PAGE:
The U.S. had World Cup qualifying victory No. 5 well in hand when Trinidad & Tobago scored an offside goal Sept. 10 in Bridgeview, Ill. Tim Howard, though, did not seem to realize the score was about to be invalidated as he banged the Toyota Park ground, and then rose to his feet, swinging his fists and shouting.
Even disallowed goals with a 3-0 lead are not taken lightly by the U.S.
And it is this attitude that has helped place the team in a position to advance to the final round of qualifying. The U.S. has not surrendered a goal in World Cup qualifying this year. Of teams that have played more than twice in the qualifying campaign, only Nigeria and the U.S. have unblemished defensive records.
Offensively, the U.S. might not have established a free-flowing attack to set up DaMarcus Beasley and Landon Donovan to rocket past defenders. But when it comes to defense, the U.S. has learned to clog the midfield and transition. The defenders are not only physically imposing, their sense of anticipation and positioning are improving. Not to mention Howard has become the best goalkeeper in the region.
It is overly simplistic to say defense wins championships, but defense can definitely get you through World Cup qualifying. Once on the big stage, though, all those shutouts against Barbados, Cuba, Guatemala and the Soca Warriors will not do much good if your left back gets caught upfield and a freight train like Jan Koller is steaming in to finish a cross in the World Cup opener. Or take the example of Serbia at Germany '06. Knowing they had been scored on only once in qualifying was no consolation for the Serbs after they were crushed 6-0 by Argentina in the World Cup.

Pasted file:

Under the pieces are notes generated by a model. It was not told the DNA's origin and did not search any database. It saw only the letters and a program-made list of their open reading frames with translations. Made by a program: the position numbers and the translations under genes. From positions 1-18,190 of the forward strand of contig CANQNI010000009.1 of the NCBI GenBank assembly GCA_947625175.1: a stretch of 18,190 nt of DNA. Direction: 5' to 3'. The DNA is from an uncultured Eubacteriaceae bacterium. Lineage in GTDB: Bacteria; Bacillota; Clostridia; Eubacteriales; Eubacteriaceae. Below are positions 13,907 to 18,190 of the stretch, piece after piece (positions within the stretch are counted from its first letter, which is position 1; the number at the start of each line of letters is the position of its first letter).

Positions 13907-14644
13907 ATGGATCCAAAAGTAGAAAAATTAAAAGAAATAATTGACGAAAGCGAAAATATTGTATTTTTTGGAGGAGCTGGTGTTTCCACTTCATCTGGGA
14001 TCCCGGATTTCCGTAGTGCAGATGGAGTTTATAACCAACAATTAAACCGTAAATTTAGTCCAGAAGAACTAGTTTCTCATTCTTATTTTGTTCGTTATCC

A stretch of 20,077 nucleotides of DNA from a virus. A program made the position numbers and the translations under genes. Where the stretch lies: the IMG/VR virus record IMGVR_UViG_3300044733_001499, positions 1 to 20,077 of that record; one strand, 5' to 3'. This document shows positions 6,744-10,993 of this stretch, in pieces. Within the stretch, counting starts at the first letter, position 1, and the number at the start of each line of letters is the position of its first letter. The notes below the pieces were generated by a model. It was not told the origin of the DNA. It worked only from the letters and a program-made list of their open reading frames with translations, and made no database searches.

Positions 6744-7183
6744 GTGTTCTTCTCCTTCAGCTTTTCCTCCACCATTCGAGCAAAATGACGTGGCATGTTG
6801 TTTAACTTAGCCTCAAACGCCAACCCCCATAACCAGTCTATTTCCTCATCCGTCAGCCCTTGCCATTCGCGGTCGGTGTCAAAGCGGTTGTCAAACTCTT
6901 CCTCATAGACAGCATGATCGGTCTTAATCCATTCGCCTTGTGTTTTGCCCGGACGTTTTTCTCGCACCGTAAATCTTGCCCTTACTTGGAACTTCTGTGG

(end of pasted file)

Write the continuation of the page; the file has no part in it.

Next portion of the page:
But this version of the U.S. national team is setting a high standard for preventing goals. The most recent player to convert against the U.S. was Xavi Hernandez in the 79th minute of Spain's 1-0 victory in Santander on June 4. Argentina could not get a shot past Howard in a June 8 friendly, though Julio Cruz and Lionel Messi were on the doorstep several times.
Even the best teams in the world have trouble penetrating the U.S. midfield. Michael Bradley and Maurice Edu are the latest examples of the country's propensity for producing defensive midfielders. But, unless the U.S. starts transitioning into offense quicker from the midfield or starts presenting more danger from both striker positions, opposing teams are going to be able to commit defenders to the attack. An experienced overlapping outside back or an advancing central defender such as Mexico's Rafa Marquez will change the dynamic and provide a different type of test for the U.S.
A sixth successive clean sheet can be expected when the U.S. meets Cuba at RFK Stadium. Blanking Trinidad & Tobago in Port of Spain will not be as easy, especially if coach Francisco Maturana learns to be bolder than he was in Bridgeview. Plus, the Soca Warriors should be stronger this time, having called in Chris Birchall, Stern John and Dwight Yorke, plus Dennis Lawrence, an experienced defender who is dangerous on set pieces.
No team has gone through qualifying without allowing a goal since England did it in advancing to the 1990 finals. In the next round, the U.S. will likely be traveling to Costa Rica and Mexico, and that's when the defense will truly be under pressure.
Frank Dell'Apa is a soccer columnist for The Boston Globe and ESPN.
|U.S. men's schedule
|U.S. vs. Cuba
RFK Stadium, Washington, D.C.
7 p.m. ET, ESPN Classic
U.S. vs. Trinidad & Tobago
Hasely Crawford Stadium, Port of Spain, Trinidad
8 p.m. ET, ESPN